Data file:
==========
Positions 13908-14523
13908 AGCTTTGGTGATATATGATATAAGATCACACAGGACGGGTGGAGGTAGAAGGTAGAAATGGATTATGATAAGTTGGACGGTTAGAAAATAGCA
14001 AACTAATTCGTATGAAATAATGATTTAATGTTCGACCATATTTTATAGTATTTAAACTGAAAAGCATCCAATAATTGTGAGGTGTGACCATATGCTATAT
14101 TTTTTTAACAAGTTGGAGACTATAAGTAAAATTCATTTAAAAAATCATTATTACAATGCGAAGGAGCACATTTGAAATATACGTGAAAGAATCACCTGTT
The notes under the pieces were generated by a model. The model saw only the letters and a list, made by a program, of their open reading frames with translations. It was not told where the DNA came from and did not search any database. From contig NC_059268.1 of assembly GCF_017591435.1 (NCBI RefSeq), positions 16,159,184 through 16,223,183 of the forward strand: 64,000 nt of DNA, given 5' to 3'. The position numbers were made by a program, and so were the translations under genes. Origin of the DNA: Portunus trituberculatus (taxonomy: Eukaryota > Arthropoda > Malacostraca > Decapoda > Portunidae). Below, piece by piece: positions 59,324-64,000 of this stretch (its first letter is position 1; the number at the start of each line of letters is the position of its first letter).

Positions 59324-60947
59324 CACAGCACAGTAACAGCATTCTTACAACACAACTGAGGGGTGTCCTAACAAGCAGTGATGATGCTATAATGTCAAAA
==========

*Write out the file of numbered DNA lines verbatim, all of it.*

Positions 13908-14523
13908 AGCTTTGGTGATATATGATATAAGATCACACAGGACGGGTGGAGGTAGAAGGTAGAAATGGATTATGATAAGTTGGACGGTTAGAAAATAGCA
14001 AACTAATTCGTATGAAATAATGATTTAATGTTCGACCATATTTTATAGTATTTAAACTGAAAAGCATCCAATAATTGTGAGGTGTGACCATATGCTATAT
14101 TTTTTTAACAAGTTGGAGACTATAAGTAAAATTCATTTAAAAAATCATTATTACAATGCGAAGGAGCACATTTGAAATATACGTGAAAGAATCACCTGTT
The notes under the pieces were generated by a model. The model saw only the letters and a list, made by a program, of their open reading frames with translations. It was not told where the DNA came from and did not search any database. From contig NC_059268.1 of assembly GCF_017591435.1 (NCBI RefSeq), positions 16,159,184 through 16,223,183 of the forward strand: 64,000 nt of DNA, given 5' to 3'. The position numbers were made by a program, and so were the translations under genes. Origin of the DNA: Portunus trituberculatus (taxonomy: Eukaryota > Arthropoda > Malacostraca > Decapoda > Portunidae). Below, piece by piece: positions 59,324-64,000 of this stretch (its first letter is position 1; the number at the start of each line of letters is the position of its first letter).

Positions 59324-60947
59324 CACAGCACAGTAACAGCATTCTTACAACACAACTGAGGGGTGTCCTAACAAGCAGTGATGATGCTATAATGTCAAAA